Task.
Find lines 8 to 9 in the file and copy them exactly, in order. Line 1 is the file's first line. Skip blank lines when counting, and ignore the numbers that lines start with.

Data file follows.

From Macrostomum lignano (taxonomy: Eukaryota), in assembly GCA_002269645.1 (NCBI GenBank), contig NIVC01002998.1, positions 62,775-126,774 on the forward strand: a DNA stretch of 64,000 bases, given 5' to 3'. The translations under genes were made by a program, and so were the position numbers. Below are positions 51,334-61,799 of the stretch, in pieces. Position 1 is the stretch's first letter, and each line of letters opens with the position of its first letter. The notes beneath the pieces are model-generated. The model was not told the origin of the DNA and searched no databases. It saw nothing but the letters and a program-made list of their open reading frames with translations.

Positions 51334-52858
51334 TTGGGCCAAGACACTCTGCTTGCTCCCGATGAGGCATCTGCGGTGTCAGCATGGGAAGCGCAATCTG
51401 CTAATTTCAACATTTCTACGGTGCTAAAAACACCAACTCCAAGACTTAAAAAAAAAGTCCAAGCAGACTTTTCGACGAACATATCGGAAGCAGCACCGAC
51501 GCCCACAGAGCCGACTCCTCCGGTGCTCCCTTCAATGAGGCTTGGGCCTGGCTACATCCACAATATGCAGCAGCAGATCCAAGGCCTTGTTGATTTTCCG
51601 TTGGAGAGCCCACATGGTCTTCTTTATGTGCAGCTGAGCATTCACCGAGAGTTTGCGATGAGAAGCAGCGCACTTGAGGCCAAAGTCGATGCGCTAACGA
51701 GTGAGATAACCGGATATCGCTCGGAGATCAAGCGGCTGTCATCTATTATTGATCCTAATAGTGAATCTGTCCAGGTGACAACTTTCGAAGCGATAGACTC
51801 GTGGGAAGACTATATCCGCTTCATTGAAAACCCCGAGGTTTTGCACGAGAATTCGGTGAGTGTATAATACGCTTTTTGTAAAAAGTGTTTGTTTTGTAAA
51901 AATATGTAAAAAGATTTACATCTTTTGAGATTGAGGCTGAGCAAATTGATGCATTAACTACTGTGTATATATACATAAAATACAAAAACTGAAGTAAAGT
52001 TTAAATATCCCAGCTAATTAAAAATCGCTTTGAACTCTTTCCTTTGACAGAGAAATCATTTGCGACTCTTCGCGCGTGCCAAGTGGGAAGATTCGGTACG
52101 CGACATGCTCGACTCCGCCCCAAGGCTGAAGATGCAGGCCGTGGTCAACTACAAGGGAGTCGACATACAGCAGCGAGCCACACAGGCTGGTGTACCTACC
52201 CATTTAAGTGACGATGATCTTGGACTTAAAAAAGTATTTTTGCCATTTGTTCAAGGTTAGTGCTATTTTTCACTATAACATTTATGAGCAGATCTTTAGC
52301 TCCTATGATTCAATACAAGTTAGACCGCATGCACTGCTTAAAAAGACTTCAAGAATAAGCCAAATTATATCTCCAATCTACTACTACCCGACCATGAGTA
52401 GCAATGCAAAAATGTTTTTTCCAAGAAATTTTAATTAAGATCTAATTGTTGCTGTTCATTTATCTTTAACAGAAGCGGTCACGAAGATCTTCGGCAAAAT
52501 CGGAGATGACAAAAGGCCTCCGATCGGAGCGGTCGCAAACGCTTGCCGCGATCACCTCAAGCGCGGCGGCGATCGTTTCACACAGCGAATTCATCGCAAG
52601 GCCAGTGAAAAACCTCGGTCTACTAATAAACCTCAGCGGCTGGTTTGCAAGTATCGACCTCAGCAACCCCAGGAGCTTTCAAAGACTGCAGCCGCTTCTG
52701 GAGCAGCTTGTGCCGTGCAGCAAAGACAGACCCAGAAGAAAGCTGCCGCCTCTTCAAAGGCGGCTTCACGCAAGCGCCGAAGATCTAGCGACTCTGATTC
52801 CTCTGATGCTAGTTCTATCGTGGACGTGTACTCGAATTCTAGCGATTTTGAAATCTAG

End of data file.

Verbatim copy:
51801 GTGGGAAGACTATATCCGCTTCATTGAAAACCCCGAGGTTTTGCACGAGAATTCGGTGAGTGTATAATACGCTTTTTGTAAAAAGTGTTTGTTTTGTAAA
51901 AATATGTAAAAAGATTTACATCTTTTGAGATTGAGGCTGAGCAAATTGATGCATTAACTACTGTGTATATATACATAAAATACAAAAACTGAAGTAAAGT